viewed at a semipublic screening with an audience of critics and ordinary moviegoers

official site | IMDb | trailer
  • http://darkthirty.livejournal.com Dan

    I lol’d.

  • Cally

    I have to say that even though I’m a 16 year old Twilight fan(and though the reviews are bad, I’m still going to see and enjoy the movie no matter what people say) this was hilarious. You do sometimes have to laugh at the silly cheesiness of it all. Twilight will appeal to it’s target audience but just a random movie goer…most likely it won’t. I can definitely admit to that.

  • http://www.flipsidemovies.com Rob Vaux

    Marry me. But not in, like, a stalker Edward way. In the snarky grown up way where we sit around and smoke cigarettes in holders and down martinis by the quart and casually demolish the romantic fantasies of an entire generation with a few well-placed quips by reminding them that their super-special-one-true-love vampire story has actually a grab-bag of hackneyed cliches already expressed a thousand times better by oodles of stinky grown-ups who actually know how to write.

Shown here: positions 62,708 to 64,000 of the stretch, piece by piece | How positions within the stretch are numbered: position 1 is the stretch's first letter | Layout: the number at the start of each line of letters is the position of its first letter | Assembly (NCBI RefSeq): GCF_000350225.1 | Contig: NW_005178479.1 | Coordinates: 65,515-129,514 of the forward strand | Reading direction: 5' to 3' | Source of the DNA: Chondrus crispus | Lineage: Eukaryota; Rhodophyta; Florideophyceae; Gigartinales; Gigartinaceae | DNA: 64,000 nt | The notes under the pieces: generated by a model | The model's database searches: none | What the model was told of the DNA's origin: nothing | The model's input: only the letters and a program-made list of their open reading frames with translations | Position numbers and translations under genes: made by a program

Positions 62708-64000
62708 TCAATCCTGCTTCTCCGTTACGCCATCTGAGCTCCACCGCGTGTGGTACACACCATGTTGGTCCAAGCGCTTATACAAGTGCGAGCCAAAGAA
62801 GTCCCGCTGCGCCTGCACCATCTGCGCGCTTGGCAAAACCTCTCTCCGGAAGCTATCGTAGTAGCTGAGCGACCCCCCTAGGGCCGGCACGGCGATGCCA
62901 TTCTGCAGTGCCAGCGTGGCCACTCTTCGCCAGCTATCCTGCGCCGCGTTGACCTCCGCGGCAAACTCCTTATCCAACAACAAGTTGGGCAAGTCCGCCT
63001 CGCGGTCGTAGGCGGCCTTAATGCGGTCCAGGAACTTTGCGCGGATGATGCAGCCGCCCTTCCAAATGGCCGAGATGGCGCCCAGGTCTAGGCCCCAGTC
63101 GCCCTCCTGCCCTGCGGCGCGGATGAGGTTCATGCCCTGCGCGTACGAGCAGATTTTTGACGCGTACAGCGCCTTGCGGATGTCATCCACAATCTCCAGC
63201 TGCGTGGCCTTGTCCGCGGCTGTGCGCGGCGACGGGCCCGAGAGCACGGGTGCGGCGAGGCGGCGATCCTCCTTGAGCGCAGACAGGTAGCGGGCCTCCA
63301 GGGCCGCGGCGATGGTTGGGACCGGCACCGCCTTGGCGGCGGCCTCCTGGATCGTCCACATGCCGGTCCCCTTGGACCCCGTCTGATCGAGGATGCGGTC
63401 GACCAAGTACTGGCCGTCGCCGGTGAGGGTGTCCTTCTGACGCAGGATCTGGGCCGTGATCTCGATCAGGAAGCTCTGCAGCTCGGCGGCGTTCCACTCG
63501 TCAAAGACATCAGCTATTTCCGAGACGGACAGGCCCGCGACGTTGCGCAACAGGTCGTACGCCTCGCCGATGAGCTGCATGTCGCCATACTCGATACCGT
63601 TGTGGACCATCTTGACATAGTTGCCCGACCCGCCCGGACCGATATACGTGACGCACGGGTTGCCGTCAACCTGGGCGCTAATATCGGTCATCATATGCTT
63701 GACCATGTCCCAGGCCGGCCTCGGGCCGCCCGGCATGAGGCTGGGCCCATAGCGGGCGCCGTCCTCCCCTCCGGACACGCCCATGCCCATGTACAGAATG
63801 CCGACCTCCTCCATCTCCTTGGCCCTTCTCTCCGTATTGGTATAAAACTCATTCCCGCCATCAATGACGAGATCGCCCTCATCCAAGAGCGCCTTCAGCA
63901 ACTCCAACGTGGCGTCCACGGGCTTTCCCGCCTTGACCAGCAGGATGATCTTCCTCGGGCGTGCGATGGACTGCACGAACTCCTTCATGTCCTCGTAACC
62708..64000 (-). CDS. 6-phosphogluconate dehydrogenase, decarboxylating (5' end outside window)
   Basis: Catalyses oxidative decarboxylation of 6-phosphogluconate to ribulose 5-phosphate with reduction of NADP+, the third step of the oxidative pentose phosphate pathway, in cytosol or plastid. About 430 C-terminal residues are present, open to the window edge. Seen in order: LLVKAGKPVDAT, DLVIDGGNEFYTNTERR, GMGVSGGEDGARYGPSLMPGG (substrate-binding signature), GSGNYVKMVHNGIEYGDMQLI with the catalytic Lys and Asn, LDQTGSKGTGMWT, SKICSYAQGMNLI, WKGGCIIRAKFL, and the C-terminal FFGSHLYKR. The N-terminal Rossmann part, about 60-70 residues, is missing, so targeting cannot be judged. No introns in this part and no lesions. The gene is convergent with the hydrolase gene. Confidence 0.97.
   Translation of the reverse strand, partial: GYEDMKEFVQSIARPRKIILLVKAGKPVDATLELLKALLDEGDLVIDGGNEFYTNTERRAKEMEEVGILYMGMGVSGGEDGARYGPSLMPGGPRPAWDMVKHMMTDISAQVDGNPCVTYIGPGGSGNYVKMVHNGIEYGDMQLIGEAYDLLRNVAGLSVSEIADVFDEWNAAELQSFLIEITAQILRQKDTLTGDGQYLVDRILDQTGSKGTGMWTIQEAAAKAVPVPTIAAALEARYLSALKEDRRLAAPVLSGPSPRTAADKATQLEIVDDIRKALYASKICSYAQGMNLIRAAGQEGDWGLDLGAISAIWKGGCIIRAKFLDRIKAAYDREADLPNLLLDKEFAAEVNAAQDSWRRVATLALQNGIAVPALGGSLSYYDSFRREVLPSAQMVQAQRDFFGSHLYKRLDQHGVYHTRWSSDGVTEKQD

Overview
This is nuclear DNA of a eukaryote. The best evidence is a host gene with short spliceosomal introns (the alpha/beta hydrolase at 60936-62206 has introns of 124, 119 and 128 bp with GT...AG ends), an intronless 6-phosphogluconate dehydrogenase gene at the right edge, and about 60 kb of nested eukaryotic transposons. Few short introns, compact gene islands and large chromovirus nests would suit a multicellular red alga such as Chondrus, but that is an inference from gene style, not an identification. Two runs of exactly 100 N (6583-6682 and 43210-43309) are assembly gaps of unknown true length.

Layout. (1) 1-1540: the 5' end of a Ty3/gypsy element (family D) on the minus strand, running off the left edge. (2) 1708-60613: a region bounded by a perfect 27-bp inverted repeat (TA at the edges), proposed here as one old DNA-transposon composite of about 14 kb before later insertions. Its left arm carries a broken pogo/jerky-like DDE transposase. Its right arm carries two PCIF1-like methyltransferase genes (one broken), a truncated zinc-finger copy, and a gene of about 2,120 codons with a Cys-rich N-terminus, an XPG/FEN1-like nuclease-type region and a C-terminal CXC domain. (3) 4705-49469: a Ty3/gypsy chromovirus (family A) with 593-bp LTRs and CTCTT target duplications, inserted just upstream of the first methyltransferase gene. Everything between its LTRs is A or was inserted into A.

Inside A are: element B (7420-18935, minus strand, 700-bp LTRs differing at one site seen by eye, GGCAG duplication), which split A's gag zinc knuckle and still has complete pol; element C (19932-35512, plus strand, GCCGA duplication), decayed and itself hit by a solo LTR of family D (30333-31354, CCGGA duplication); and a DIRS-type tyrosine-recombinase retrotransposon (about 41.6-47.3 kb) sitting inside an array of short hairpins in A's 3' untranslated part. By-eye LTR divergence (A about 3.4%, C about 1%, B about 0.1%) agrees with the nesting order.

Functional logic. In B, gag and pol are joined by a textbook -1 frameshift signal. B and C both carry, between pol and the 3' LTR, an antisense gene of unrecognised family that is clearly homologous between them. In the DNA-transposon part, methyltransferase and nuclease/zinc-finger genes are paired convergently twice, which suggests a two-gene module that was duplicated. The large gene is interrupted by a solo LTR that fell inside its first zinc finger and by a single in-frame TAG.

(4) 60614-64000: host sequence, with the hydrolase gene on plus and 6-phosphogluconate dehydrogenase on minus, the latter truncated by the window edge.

• Ryan

    bwahaha! Love the review, it’s like OMG, totally the awesomest! It should come with sparkles!

  • http://www.screwylightbulb.com/jaco/ Jaco

    I’m afraid us “grown-ups” will have to put up with the fact that completely uninspiring (well, quite awful, really) authors like Chrostopher Paolini will have huge success and a rabid following of screaming teenage fans.

    I have not read any of Twilight, but I imagine the same phenomenon is at work there.

  • Ryan

    Yeah, it’s basically the same thing Jaco…although I will say that Meyer is ‘merely’ guilty of lazy, cliched, misogynistic writing…whereas Paolini managed to publish three books without having a single original thought.

  • http://michaelgmunz.blogspot.com Michael

    Maybe that’s what I’m doing wrong. I need to write for a younger audience. :D

  • MaSch